Covering books and digital resources across all fields of history
Like us on FacebookFollow us on Twitter

ISSN 1749-8155

Browse all Reviews

Review Date: 
14 Dec 2017

‘No Christian man whatsoever is free from the obedience of the commandments which are called moral’. This is the clear instruction given in the seventh of the 39 Articles, but it seems to completely contradict the message of the 11th: ‘We are accounted righteous before God, only for the merit of our Lord and Saviour Jesus Christ, and not for our own works or deservings’.

Review Date: 
30 Nov 2017

This is the eight volume of the series on the archbishops of Canterbury, which began life with Ashgate and has now passed to Routledge, and Michael Hughes’ book does not disappoint. Randall Davidson is the third of the 20th century archbishops to be so treated (the 2015 volume on Michael Ramsey was the work of this reviewer), and the book adopts a similar approach to the others.

Review Date: 
16 Nov 2017

The cover of Lindsey Earner-Byrne’s brilliant new book, Letters of the Catholic Poor: Poverty in Independent Ireland 1920–1940, features a collage of letters. One details a husband’s illness, another is a postcard of the Wellington Monument from Dublin’s Phoenix Park with ‘very urgent’ underlined on its face. A further letter pleads for assistance from Fr.

Review Date: 
16 Nov 2017

The Uses of the Bible in Crusader Sources makes an important and timely intervention in the field of crusader studies.

Review Date: 
26 Oct 2017

This is an extremely ambitious, thought-provoking, challenging and inspiring book.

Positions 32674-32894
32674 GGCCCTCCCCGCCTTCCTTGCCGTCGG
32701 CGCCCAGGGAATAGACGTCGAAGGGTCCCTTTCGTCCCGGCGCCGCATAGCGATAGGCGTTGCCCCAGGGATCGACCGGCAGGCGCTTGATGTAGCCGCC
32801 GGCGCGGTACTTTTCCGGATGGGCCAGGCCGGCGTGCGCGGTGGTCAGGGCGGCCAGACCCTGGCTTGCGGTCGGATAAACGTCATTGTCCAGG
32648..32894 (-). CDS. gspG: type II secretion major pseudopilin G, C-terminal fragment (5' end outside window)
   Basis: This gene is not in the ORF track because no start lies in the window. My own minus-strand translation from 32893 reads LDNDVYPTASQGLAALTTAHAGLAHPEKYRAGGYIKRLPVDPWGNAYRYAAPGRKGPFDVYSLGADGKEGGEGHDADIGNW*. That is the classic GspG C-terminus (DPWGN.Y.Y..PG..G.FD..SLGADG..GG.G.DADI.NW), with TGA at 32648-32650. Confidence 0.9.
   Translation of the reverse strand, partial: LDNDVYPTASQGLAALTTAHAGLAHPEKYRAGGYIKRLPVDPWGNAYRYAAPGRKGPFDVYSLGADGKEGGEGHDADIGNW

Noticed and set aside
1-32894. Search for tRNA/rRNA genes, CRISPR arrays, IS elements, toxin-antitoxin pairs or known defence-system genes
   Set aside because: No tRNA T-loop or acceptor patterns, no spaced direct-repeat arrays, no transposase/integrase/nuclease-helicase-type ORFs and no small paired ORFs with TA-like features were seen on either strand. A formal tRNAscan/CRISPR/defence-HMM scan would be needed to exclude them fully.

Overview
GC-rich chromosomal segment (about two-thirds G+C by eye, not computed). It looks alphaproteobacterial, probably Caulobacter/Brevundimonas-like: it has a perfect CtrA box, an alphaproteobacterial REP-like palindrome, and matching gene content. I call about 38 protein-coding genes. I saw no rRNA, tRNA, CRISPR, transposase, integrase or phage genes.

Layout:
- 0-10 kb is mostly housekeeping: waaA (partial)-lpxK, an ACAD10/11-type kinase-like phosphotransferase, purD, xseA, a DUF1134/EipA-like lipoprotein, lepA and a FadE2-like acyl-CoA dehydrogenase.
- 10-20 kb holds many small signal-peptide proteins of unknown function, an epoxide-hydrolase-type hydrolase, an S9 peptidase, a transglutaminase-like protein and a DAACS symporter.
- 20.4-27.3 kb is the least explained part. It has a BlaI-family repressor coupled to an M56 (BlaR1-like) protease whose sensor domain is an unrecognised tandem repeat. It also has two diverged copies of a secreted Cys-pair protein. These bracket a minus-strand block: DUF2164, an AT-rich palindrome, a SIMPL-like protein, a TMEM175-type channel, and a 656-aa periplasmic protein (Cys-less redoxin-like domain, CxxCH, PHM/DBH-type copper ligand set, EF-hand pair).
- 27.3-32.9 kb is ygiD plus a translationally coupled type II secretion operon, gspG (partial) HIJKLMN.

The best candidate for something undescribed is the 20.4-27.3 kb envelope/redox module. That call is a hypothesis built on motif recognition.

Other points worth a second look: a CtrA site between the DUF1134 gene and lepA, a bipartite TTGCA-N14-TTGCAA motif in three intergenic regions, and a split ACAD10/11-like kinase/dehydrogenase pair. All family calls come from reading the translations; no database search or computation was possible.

Review Date: 
19 Oct 2017

Martin Ingram’s 1987 book Church Courts, Sex and Marriage in England, 1570–1640 is celebrated for many reasons.(1) Not least, it is recognised for its importance in rescuing ecclesiastical courts from previous unfavourable assessments that branded them corrupt and inefficient.

Review Date: 
21 Sep 2017

19th-century America is increasingly seen as a nation coming to terms with central state authority as a mechanism to support its expansionist ambitions.

Review Date: 
7 Sep 2017

The bishops in 13th-century England have often received individual historiographical attention as key figures; the likes of Stephen Langton and Peter des Roches as major political actors, or Robert Grosseteste and John Pecham as intellectuals and ecclesiastical administrators.

Review Date: 
24 Aug 2017

The life and writings of Aelred of Rievaulx (1110–67) provide some of the most important material for the study of Cistercian monasticism in 12th-century England, Cistercian teachings and beliefs, and the relationship of the order with other ecclesiastical and secular bodies.

Pages